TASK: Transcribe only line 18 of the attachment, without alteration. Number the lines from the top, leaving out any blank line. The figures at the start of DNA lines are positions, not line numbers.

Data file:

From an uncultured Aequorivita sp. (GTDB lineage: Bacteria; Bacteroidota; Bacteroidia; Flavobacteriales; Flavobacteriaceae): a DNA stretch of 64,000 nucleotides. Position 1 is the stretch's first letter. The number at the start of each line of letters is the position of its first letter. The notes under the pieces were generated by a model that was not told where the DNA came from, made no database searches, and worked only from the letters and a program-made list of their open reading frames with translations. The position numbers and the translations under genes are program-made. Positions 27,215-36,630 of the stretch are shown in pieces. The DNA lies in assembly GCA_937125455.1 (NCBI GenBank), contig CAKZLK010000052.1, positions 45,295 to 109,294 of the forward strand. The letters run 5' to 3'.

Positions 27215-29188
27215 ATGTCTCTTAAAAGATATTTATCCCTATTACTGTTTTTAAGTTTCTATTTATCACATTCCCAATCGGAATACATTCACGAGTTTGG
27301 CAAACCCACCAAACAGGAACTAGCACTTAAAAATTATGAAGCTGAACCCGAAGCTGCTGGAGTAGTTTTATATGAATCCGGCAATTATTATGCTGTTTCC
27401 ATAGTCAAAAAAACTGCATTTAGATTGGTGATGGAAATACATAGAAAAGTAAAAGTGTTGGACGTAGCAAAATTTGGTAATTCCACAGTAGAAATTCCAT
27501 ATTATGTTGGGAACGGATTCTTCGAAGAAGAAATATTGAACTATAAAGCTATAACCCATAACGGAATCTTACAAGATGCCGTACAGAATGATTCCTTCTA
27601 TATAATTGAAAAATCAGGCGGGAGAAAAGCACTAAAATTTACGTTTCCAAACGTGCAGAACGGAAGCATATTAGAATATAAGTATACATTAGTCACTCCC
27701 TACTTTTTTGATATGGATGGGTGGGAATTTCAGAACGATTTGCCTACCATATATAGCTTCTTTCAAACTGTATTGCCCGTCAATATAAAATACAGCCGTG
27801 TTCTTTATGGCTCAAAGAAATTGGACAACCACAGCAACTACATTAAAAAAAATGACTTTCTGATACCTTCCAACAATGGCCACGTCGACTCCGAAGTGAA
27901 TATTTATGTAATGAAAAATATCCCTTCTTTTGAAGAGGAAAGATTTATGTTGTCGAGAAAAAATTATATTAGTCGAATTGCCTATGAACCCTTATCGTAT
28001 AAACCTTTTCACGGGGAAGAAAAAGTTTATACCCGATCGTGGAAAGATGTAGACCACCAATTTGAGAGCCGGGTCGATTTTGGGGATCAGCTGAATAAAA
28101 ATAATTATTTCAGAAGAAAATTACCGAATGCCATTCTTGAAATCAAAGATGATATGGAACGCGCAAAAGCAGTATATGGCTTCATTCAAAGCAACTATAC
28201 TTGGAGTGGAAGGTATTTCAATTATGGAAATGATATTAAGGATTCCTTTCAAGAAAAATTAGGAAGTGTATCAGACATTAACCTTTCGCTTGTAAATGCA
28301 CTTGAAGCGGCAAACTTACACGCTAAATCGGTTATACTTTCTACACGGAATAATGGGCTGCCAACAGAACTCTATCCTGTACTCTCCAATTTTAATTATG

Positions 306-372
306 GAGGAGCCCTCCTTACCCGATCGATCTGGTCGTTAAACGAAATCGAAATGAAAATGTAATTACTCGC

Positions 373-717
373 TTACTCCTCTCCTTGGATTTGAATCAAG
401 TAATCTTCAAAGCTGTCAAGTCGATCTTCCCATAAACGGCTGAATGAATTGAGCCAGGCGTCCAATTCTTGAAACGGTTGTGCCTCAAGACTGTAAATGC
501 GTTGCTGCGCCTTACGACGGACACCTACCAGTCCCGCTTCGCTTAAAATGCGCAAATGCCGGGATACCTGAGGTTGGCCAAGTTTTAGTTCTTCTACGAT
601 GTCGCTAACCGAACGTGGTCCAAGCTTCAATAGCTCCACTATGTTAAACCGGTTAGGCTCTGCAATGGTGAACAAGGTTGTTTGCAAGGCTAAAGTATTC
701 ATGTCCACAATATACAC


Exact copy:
373 TTACTCCTCTCCTTGGATTTGAATCAAG